This week, the Small Business Administration (SBA) and Treasury Department issued an interim final rule that once again updated the parameters for forgiveness of Paycheck Protection Program (PPP) loans. Specifically, the new rule provided that:
- Owner-employees who have less than a 5% ownership stake in a C- or S-Corporation are not subject to the owner-employee compensation rule;
- Nonpayroll costs may not include any amount attributable to the business operation of a tenant or sub-tenant of the PPP borrower and home-based businesses cannot receive forgiveness for household expenses; and
- Rent payments to a related party are eligible for loan forgiveness so long as they meet certain requirements
Exception to owner-employee compensation rule
Previously, the SBA had taken the position that forgiveness of any payroll compensation to owner-employees would be capped at 8/52 of the owner-employee’s compensation in the prior year. Under the new rule, owner-employees in a C- or S-Corporation who have less than a 5% ownership stake will not be subject to that cap. The SBA reasoned that owner-employees with less than 5% ownership have no meaningful ability to influence decisions over how loan proceeds are allocated and so should not be capped at amounts paid in 2019.
Forgivability of rent payments to related parties
The rule also provides that rent paid to a related party is a forgivable expense so long as:
(1) the amount of loan forgiveness requested for rent or lease payments to a related party is no more than the amount of mortgage interest owed on the property during the Covered Period that is attributable to the space being rented by the business, and
(2) the lease and the mortgage were entered into prior to Feb. 15, 2020.
For purposes of the rule, a party is related if there is any ownership in common between the business and the property owner. The borrower will be required to provide its lender with mortgage interest documentation to substantiate the amount of rent payments to related parties.
That being said, while rent or lease payments to a related party may be eligible for forgiveness, mortgage interest payments to a related party are not eligible for forgiveness. SBA’s stated reasoning is that because PPP loans were intended to help businesses cover certain nonpayroll obligations that are owed to third parties, mortgage interest payments to related parties cannot be forgiven. SBA stated that this rule will maintain equitable treatment between a business owner that holds property in a separate entity and one that holds the property in the same entity as its business operations.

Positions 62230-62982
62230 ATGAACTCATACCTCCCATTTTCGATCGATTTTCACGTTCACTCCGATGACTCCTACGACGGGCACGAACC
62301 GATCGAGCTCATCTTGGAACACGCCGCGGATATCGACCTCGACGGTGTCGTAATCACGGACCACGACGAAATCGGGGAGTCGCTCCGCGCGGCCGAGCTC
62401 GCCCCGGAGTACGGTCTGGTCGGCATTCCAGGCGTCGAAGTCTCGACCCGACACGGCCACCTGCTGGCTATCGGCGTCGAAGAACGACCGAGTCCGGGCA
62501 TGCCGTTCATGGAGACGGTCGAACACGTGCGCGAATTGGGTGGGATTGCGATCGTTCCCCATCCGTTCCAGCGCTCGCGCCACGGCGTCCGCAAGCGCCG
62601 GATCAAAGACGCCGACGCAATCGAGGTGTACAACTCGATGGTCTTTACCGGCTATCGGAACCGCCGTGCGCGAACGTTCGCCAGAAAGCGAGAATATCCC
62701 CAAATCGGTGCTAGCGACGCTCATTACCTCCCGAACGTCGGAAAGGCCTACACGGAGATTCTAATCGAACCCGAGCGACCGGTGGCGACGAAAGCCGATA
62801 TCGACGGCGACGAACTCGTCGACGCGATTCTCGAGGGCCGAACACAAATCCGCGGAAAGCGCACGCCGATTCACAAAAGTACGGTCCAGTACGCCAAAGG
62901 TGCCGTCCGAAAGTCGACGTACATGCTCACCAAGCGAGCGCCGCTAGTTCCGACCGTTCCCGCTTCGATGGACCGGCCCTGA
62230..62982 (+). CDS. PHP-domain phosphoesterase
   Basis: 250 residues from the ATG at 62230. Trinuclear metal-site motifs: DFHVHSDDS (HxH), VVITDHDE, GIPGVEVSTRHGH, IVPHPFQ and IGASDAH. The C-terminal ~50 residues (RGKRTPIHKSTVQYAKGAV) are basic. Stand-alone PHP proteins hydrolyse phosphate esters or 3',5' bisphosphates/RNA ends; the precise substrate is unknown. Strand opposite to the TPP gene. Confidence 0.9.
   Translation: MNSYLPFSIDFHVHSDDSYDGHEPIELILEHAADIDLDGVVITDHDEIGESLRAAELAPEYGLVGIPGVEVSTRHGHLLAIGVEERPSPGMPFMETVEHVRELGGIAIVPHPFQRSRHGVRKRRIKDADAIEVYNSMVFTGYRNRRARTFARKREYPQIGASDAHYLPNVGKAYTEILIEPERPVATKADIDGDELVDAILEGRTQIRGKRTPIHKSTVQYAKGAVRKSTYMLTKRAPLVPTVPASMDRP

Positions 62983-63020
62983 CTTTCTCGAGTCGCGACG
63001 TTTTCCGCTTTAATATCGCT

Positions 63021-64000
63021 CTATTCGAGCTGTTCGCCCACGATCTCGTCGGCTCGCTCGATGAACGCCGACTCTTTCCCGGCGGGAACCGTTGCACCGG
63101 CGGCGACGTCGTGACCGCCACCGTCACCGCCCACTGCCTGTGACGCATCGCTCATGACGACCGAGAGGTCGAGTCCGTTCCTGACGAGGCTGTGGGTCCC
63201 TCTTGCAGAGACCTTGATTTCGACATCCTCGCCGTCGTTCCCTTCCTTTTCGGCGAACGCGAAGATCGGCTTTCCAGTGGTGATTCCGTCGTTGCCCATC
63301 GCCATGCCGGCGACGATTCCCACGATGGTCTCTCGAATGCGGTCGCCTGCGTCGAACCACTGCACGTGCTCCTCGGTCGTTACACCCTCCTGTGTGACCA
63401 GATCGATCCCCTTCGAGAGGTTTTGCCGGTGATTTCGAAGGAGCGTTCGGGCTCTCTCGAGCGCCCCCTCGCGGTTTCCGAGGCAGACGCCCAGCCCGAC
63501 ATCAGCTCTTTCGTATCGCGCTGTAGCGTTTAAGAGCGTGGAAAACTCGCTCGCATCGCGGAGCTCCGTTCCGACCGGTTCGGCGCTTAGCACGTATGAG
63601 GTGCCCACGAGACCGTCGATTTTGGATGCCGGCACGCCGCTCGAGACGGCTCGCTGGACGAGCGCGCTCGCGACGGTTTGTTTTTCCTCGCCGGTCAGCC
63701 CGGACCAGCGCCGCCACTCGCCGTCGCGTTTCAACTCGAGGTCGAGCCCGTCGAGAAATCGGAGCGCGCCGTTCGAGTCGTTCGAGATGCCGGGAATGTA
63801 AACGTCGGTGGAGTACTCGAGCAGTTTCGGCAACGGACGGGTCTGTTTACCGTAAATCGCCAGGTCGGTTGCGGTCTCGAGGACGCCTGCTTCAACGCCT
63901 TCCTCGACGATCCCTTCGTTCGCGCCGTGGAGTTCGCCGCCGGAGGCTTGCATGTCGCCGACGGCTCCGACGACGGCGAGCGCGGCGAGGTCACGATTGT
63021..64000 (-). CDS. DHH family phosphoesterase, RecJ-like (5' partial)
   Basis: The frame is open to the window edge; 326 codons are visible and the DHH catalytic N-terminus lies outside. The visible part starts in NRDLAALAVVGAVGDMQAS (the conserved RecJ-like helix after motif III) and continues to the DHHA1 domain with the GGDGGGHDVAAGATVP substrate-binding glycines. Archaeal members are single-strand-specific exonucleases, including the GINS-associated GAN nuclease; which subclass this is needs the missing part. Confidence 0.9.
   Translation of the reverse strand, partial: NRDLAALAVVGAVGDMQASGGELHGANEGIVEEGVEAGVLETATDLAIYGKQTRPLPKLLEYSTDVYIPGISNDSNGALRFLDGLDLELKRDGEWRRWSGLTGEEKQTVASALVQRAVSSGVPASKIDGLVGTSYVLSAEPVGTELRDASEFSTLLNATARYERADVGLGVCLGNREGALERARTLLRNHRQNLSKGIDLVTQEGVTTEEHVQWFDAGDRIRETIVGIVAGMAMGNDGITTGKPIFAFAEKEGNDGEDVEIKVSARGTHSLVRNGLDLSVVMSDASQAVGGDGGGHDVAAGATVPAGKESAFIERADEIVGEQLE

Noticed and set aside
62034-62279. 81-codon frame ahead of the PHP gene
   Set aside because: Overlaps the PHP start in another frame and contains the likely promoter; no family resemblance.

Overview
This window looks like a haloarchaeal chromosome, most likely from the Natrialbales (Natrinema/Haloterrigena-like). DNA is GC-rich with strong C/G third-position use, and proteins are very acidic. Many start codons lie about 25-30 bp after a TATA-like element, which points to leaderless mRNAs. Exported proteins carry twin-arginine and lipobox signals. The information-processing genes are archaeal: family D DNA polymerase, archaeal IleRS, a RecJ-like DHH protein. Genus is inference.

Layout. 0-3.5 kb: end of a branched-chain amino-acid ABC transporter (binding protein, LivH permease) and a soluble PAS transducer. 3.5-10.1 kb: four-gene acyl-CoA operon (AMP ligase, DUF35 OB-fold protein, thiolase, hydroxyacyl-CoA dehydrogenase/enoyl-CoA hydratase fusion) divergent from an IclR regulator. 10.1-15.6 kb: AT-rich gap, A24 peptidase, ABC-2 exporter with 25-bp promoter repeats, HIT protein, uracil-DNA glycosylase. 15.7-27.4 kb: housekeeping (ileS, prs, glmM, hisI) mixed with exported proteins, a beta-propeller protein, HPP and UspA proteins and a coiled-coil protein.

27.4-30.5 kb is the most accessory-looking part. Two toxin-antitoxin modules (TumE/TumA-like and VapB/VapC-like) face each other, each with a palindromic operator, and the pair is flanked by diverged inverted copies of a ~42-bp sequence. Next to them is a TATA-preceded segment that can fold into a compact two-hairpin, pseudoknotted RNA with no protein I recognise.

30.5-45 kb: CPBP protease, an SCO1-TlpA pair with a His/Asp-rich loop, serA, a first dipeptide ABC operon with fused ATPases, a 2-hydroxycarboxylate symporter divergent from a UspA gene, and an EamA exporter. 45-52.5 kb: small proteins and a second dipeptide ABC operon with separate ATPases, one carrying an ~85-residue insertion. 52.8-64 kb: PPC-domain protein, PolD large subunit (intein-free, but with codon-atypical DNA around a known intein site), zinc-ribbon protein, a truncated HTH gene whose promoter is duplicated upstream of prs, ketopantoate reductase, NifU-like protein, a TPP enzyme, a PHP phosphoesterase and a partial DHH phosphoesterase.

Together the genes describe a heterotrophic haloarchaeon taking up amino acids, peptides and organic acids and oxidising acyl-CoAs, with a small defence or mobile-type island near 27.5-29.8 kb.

Tenant costs, subtenant costs & household expenses are not forgivable
The new rule provides that borrowers who have tenants or subtenants that pay the borrower rent cannot “double dip” and receive forgiveness for the amounts that these tenants and subtenants owe to the borrower. So if a borrower subleases its space to another business or receives rent on a property for which they are paying mortgage interest, the borrower must address the amounts of those payments when calculating the amounts of non-payroll expenses for which they are requesting forgiveness.
It is unclear from the rule how non-payment of rent owed under leases and subleases should be treated in terms of forgivability. The SBA addressed how borrowers should account for these payments in a series of hypotheticals. The full text of these hypotheticals is included below.
EXAMPLE 1: A borrower rents an office building for $10,000 per month and subleases out a portion of the space to other businesses for $2,500 per month. Only $7,500 per month is eligible for loan forgiveness.
EXAMPLE 2: A borrower has a mortgage on an office building it operates out of, and it leases out a portion of the space to other businesses. The portion of mortgage interest that is eligible for loan forgiveness is limited to the percent share of the fair market value of the space that is not leased out to other businesses. As an illustration, if the leased space represents 25% of the fair market value of the office building, then the borrower may only claim forgiveness on 75% of the mortgage interest.
EXAMPLE 3: A borrower shares a rented space with another business. When determining the amount that is eligible for loan forgiveness, the borrower must prorate rent and utility payments in the same manner as on the borrower’s 2019 tax filings, or if a new business, the borrower’s expected 2020 tax filings.
The SBA also confirmed the forgivability of household expenses for home-based businesses, stating that borrowers must prorate their rent and utilities in the same manner as they did on their 2019 tax filings. If the business is new, the borrower should use the amounts it expects to include on its 2020 tax filings.